How Did Drexel End Up With Rare David Bowie Recordings?
The “David Bowie Is” retrospective exhibit newly opened at the Chicago Museum of Modern Art is full of gems from the rock performer’s archives —handwritten lyrics, original costumes and album artwork that the legendary musician donated for all to see. But there’s one tiny part of Bowie’s five-decade legacy that is currently inconspicuously shelved in a basement of a building on Drexel’s campus.
From August to November of 1974, Bowie recorded part of his ninth studio album, “Young Americans,” at Philadephia’s Sigma Sound Studios. But only one tape from the sessions remained in the studio’s archive when its 6,200 master tapes were donated to Drexel in 2005. Now the tape is part of the Sigma Sound Studios Collection in the Drexel University Audio Archives, housed in the basement of University Crossings.
The assortment of tapes helps tell the story of Philly music from just before the founding of the studio (in 1968) to 1996, when Sigma switched from using analog tapes to digital recording. In the early ‘70s, the studio was known for producing Philly soul and “The Sound of Philadelphia,” and Bowie, who was known for his glam rock albums and personas, was looking for a change.
“Imagine it's 1974. Sigma was hot. Coming out of Philly and coming out of Sigma was hit record after hit record,” said Toby Seay, project director of the Audio Archives and an associate professor in the Westphal College of Media Arts & Design. “It would be very enticing for an artist like Bowie to say, ‘Let’s go there and see if some of that ‘magic’ wears off.’”
The session’s remaining 16-track tape, dated August 14, 1974, and labeled “Reel 4,” contains just five songs. These include alternate takes of songs that made the album, like reworked versions of the title track, and rejected songs that only appear on reissues, like “John, I’m Only Dancing (Again),” “It’s Gonna Be Me” and “Who Can I Be Now.” The single sheet of paper accompanying the tape only lists the tracks, takes, times and instruments used — no dates, no musician names and no inventory of its place alongside other possible tapes from the Bowie sessions.
Of course, the album is far from unknown. “Young Americans” reached the Top 10 List in America and the song “Fame,” which was later co-written and featured vocals from John Lennon in New York City, was Bowie’s first No. 1 single in America. But the records from the smash hit are less prominent.
“Bowie had the forethought from the very beginning to own his recordings. That's so rare,” said Seay. “From what I understand, he knows where every tape of every record he's recorded exists except for "Young Americans’ and ‘Station to Station.’”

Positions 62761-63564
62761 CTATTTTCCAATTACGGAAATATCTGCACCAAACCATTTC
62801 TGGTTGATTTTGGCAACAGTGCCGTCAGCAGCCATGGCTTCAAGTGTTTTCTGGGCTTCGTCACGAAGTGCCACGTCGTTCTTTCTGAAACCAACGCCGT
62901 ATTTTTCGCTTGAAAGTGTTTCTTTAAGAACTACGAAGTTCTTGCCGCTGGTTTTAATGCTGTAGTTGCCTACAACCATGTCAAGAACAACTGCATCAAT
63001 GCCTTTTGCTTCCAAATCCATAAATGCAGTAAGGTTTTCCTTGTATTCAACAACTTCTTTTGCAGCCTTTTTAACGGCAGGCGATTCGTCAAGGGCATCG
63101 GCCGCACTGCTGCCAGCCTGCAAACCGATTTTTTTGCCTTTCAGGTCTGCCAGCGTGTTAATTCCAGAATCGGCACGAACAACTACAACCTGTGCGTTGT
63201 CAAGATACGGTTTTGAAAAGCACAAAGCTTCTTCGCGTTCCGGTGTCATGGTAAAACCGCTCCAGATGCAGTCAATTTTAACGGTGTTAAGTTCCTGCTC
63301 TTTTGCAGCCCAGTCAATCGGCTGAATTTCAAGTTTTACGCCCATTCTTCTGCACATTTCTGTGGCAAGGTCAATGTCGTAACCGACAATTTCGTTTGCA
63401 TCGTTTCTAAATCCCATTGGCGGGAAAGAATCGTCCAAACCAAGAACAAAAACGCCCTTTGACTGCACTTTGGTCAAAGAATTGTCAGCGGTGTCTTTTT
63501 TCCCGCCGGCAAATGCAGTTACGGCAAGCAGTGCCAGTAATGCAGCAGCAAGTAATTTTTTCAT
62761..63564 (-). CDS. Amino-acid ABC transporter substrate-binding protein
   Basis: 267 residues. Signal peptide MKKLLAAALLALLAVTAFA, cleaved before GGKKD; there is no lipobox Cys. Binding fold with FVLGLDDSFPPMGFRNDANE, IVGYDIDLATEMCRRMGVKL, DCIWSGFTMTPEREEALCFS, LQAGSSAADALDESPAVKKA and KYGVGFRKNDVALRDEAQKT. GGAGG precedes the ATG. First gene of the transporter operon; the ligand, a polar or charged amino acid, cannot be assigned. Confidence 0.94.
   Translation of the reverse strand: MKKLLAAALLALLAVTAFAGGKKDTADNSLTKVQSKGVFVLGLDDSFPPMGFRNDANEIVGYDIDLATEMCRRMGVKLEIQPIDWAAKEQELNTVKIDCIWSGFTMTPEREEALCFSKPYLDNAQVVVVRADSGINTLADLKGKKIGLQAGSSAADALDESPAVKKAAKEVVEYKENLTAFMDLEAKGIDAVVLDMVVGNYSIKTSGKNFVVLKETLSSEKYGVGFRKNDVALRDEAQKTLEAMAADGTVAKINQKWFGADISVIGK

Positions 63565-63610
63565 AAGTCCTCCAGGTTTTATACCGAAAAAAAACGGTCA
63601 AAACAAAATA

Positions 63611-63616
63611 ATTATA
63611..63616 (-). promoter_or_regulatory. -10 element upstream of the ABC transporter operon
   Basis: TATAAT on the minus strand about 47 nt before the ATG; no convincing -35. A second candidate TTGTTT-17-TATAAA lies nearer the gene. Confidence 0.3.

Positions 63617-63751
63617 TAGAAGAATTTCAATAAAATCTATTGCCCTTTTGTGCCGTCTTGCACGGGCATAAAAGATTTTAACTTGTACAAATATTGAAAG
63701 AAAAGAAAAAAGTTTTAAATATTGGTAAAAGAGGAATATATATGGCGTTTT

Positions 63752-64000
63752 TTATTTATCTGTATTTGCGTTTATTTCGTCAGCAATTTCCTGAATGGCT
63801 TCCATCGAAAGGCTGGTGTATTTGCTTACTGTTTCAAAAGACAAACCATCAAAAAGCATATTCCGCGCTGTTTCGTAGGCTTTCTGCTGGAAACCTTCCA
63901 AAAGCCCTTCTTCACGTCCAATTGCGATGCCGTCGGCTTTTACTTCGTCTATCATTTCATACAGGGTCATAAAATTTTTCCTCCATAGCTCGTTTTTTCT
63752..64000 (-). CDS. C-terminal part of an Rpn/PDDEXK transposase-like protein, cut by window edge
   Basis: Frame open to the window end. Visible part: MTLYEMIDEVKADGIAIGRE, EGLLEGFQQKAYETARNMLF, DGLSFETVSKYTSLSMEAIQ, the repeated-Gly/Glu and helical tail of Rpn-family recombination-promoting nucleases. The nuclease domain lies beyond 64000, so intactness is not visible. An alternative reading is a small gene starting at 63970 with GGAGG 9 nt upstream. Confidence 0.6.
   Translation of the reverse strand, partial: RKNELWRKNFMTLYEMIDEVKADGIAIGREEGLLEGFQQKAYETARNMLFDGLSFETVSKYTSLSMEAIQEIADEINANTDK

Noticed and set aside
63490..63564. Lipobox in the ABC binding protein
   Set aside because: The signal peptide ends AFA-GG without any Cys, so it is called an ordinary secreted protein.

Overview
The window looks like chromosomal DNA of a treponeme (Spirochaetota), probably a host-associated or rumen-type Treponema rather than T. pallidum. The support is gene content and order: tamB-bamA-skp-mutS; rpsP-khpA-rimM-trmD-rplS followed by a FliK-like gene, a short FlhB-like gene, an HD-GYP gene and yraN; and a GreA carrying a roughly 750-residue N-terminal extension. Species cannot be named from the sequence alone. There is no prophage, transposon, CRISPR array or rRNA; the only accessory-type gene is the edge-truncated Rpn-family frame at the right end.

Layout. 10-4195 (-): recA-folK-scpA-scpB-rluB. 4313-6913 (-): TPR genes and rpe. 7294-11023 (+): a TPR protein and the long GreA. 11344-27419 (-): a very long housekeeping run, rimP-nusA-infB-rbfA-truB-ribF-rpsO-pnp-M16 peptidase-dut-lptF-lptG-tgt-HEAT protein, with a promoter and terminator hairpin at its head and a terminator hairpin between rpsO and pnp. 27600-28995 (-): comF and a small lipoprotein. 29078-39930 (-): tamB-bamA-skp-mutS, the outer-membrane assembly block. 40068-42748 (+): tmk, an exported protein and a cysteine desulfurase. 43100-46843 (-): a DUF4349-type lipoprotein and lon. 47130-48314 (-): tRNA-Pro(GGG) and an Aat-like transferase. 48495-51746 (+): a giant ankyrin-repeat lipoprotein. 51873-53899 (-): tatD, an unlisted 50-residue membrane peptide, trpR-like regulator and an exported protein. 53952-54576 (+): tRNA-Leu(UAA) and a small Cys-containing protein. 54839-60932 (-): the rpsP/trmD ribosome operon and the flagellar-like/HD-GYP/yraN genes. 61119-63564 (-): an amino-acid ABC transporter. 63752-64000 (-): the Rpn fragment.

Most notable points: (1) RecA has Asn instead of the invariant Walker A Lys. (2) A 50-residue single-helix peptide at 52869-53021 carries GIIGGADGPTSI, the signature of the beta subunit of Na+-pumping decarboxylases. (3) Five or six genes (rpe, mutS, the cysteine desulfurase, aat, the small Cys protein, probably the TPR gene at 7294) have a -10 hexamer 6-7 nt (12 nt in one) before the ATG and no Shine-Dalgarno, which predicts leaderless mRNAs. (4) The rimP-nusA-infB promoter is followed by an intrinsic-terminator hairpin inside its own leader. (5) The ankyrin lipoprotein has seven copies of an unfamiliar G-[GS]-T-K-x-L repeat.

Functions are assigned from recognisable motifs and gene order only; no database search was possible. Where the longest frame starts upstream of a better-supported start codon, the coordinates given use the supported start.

The whereabouts of reels 1, 2, 3 and any possible recordings after reel 4 were unknown when Seay first started cataloging the collection. But that all changed when he discovered a seemingly inconsequential tape labeled “DB.” Upon listening, he realized it was actually a recording of a studio session in which “DB,” or “David Bowie,” and his musicians are heard chatting, going over song parts, and practicing “Who Can I Be Now” and “John, I’m Only Dancing (Again).”
“I don't know what enticed me to pull it off the shelf, but something did. And since then, I've looked for other tapes that might be labeled that and there aren't any,” Seay said.
At one point during the hour-long recording, Bowie asks backup singer Luther Vandross, who later won eight Grammy Awards for his solo career, to come in stronger on the “Who” in “Who Can I be Now.” After demonstrating the kind of vocal he wanted, Bowie self-deprecatingly tells Vandross, "I mean, I'm not as good as you, but you know what I mean."
“I don't know how illicit this was, but somebody just rolled a reel of tape in the studio while they were working,” Seay said. “Even though they’re making music in a studio, after a while you get that it's just people doing their job.”
It’s a revealing look into Bowie’s creative process, and the sessions as a whole. Additional insight into the sessions became clearer once Seay received copies of reels 1 and 2 — on behalf of Bowie himself.
Several years ago, Bowie discovered the tapes on ebay and arranged for the sender to give them to him. But first they were sent to Seay to be digitized, since he had previously sent Bowie the digital copies of the fourth reel. In exchange, Drexel kept digital copies of the newly discovered reels — so those recordings can only be found only in Bowie’s personal collection and Drexel’s collection.
Those tapes include other versions of songs heard on reel 4 and the secret recording, but there are also some surprises. Two tracks, “Lazer” and “Shilling the Rubes,” have never been released on any Bowie compilation or album.
While the physical Bowie tape is an important, and notable, part of the collection, and the “plastic soul” Bowie recorded was influenced by Philly soul, the collection has many other tapes from local artists and producers that round out the archive’s historical and cultural significance. Even though Bowie recorded in the Philly studio, he brought in New York studio sessions players and his producer, instead of using the Sigma Sound engineers and musicians.
Unfortunately, all of the Bowie tracks, and the thousands of others in the collection, can’t be put online by Drexel, which owns the physical rights, rather than the copyrights, on the tapes. Instead, Seay is working on a digital database of the tapes so people know what they can listen to at the studio, though it’s an arduous process involving digitizing and cataloging works.
Besides Bowie, there are tapes from Patti LaBelle, Teddy Pendergrass, Gladys Knight and many other artists. Who knows just what other treasures are hiding in the archives?